A peculiar thing happens in a number of European countries, mostly (but not all) German-speaking, on or around New Year’s Eve. The TV stations begin showing the same brief comedy sketch again and again. What’s truly unusual about this is that the sketch is in English — recorded nearly 50 years ago in front of a German audience — and has since become a cult classic. For a surprising number of German-speaking people, the words “Same procedure as last year, Miss Sophie?” are not only the English-language phrase they know best, but are held in the same kind of humorous context as the phrases “No one expects the Spanish Inquisition!” or “It is an ex-parrot!”
The sketch “Dinner for One” — the German name of the sketch translates as “The 90th Birthday” — doesn’t really have anything to do with New Year’s (though one “virtually present” character does say “Happy New Year” at one point, which may be the source of the confusion). It tells the story of a birthday party. Miss Sophie (played by actress May Warden, who later appeared on Doctor Who and A Clockwork Orange) is 90, and the table is set for herself and her four friends: Sir Toby, Admiral von Schneider, Mr. Pommeroy, and Mr. Winterbottom. Unfortunately time has taken its inevitable toll, and of the five of them, only Miss Sophie is still alive.
Assisting at dinner is James, Miss Sophie’s butler (played by veteran British comedian Freddie Frinton). It falls to him not only to serve dinner, but to impersonate the four missing dinner guests for a lady who may or may not be entirely clear that they’re no longer among the living. As part of the act, James has to drink their traditional toasts to Miss Sophie — all of them — and becomes progressively more sloshed and goofy as dinner progresses. But he just keeps soldiering on — serving dinner and “channeling” the four missing guests, while also locked in silent battle with the tigerskin that lies in wait for him every time he makes another circuit of the table.
The sketch is a tremendous showcase of Freddie Frinton’s complete mastery of comic timing, and for a long time we were forced to simply describe it at one remove to people who hadn’t been in a country where and when it was being aired. But time has moved along, taking “Dinner for One” with it into the new century, and the whole business is now happily viewable on YouTube — both in its original black and white, and in a newer colorized version. I’ve embedded the color version here, because it’s not a bad effort: but there are those who much prefer the black and white version — I’d be one — and the link to that is here. (Note that the original German version starts with a gentle intro by a German-speaking host, who explains what’s forthcoming to those who haven’t seen it before, and more or less reassures the audience that it’s okay to find this poor dotty old lady a bit amusing. If you prefer to skip the intro, advance the video to about the 2min:25sec stage.)
A holiday tradition has built up around “Dinner for One” in the German-speaking countries of central Europe, and elsewhere too (in Scandinavia, the Baltics, and as far afield as New Zealand). On New Year’s eve it shows on practically every TV network, public or private, in Germany, Switzerland and Austria. Some of them show it several times back to back. (At least one of the channels within the last few years showed it for 24 hours straight… quite a run for an eleven-minute short.) It also appears in dubs in many regional European dialects, and even in Latin.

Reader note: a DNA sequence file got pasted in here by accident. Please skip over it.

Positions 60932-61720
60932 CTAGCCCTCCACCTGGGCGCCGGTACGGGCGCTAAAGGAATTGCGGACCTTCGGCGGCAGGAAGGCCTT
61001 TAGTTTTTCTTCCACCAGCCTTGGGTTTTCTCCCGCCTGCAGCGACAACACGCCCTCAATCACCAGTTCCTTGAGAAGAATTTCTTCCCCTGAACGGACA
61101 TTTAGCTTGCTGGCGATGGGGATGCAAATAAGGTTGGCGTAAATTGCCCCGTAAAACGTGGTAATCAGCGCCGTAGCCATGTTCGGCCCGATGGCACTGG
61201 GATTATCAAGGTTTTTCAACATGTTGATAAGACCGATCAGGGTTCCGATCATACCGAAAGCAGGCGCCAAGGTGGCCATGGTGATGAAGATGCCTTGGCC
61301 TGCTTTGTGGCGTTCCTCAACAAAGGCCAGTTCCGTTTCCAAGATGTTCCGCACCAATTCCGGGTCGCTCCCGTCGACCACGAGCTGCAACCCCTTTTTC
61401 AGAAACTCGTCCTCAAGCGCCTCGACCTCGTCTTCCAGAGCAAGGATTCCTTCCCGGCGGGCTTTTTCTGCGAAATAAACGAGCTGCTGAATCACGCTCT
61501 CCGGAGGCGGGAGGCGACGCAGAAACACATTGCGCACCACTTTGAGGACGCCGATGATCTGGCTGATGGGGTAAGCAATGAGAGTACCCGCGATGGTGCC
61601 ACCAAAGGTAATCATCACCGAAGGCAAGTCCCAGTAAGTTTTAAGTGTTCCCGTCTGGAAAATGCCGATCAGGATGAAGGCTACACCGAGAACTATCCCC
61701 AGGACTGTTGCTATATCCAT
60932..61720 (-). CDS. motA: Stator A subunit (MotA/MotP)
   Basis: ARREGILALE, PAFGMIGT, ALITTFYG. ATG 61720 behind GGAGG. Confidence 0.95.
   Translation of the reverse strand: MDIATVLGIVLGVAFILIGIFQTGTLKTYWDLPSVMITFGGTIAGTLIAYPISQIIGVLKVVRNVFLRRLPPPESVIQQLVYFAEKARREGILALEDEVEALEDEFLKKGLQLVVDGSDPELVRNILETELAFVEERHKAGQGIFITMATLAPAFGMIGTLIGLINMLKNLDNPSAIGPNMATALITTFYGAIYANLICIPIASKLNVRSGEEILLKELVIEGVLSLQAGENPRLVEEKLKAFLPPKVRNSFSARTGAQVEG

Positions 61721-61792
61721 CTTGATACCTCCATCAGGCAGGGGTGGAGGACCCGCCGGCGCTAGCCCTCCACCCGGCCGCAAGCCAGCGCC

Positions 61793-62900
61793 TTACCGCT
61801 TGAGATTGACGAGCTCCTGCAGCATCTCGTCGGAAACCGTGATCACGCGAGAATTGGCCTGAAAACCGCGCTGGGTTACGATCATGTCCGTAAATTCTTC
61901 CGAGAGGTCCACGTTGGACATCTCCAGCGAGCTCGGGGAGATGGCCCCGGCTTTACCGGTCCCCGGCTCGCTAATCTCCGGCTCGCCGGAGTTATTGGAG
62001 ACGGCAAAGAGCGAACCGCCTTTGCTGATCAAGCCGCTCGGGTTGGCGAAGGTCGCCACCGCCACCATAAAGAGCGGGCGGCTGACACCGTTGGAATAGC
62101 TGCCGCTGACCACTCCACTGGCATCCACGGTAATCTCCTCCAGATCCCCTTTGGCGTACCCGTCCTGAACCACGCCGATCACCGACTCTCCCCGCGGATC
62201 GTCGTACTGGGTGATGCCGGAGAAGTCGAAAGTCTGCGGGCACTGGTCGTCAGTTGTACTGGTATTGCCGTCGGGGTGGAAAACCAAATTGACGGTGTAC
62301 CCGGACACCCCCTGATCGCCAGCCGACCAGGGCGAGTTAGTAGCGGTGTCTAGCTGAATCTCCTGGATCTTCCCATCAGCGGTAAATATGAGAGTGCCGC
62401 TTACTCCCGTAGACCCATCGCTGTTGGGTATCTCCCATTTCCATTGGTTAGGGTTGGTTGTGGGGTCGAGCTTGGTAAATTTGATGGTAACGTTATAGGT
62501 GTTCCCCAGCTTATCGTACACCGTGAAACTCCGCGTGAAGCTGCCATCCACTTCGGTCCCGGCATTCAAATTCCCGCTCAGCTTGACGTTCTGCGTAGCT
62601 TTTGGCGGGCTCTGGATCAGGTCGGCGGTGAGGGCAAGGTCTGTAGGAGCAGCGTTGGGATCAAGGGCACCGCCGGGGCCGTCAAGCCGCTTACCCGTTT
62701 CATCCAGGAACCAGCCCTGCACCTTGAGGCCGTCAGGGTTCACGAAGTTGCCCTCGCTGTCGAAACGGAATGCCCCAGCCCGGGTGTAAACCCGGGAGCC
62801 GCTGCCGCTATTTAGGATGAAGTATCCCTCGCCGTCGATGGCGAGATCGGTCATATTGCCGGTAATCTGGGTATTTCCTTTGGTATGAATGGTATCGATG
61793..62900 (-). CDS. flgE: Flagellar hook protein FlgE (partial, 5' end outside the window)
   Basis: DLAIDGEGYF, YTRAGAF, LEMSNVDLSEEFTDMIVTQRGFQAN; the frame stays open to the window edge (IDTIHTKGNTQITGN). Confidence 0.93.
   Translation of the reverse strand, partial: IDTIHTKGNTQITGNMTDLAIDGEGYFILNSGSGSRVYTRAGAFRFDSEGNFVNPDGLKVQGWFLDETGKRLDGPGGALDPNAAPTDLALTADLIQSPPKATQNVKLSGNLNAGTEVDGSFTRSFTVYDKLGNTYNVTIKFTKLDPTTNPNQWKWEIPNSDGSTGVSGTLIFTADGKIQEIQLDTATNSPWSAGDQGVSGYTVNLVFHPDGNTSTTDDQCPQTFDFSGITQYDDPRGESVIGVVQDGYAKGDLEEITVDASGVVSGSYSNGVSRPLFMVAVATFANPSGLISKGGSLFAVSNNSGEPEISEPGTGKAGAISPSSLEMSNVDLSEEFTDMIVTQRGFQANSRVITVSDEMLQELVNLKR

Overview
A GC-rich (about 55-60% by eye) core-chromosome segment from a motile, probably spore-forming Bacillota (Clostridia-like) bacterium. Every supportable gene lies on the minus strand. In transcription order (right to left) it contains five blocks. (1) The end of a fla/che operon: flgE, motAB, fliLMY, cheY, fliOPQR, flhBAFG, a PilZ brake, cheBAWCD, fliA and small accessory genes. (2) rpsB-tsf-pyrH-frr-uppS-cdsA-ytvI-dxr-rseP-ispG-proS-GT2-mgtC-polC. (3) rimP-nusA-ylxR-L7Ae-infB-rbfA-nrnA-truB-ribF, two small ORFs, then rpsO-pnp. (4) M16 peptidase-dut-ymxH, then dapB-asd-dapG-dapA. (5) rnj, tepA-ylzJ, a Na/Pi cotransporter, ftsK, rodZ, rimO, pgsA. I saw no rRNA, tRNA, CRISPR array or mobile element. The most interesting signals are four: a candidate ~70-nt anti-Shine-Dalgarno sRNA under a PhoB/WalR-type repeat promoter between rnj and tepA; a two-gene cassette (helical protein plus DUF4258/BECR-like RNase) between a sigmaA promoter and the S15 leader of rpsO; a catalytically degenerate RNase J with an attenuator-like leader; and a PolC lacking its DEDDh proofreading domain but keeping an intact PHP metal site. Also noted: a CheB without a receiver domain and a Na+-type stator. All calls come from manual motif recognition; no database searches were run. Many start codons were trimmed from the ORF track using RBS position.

All this loving attention has won “Dinner for One” the uncontested title as the single most rerun piece of standalone television on Earth. People stage drinking games around it; they hold dinner parties based on the one that James serves to Miss Sophie; they hunt down the best recipes for “the fowl” and that “North Sea haddock”; they enthusiastically debate the choice of the wines that go with each course. The skit’s fandom includes millions of people across all walks of life who have nothing in common except this one remarkable piece of comedy, to which they return year after year — most of them swearing that a New Year’s without it is simply unthinkable.
The aspect of this phenomenon that remains truly bizarre is that though “Dinner for One” was filmed in the UK, it’s never been aired there except in one seconds-long excerpt on that most excellent of quiz shows QI, and is almost completely unknown to British people. Every now and then it pops up on the British radar due to very occasional coverage in the UK press, like this 2002 article in the Guardian and this one in 2004: but then it vanishes again. The BBC seems uninterested in airing it: they apparently don’t think it’s funny. (And they have no answer whatsoever for why the Germans, who most British people apparently seem to think have no sense of humor, find the “Dinner for One” skit hilarious and will recite it to each other, in English [whether they understand the English or not] as if it was a Monty Python skit.)
This is a situation that probably won’t change any time in the near future. But “Dinner for One” itself is worth spreading around for its gentle awesomeness. Meanwhile, over at EuropeanCuisines.com, we’ve posted recipes / articles on the four courses:
- “Sherry with the soup”: Miss Sophie’s Mulligatawny Soup
- “White wine with the fish”: Miss Sophie’s Haddock
- “Champagne with the bird”: Miss Sophie’s Poulet roti
- “Port with the fruit”: The traditional British fruit plate
With that: here’s “Dinner for One,” in two parts. Enjoy!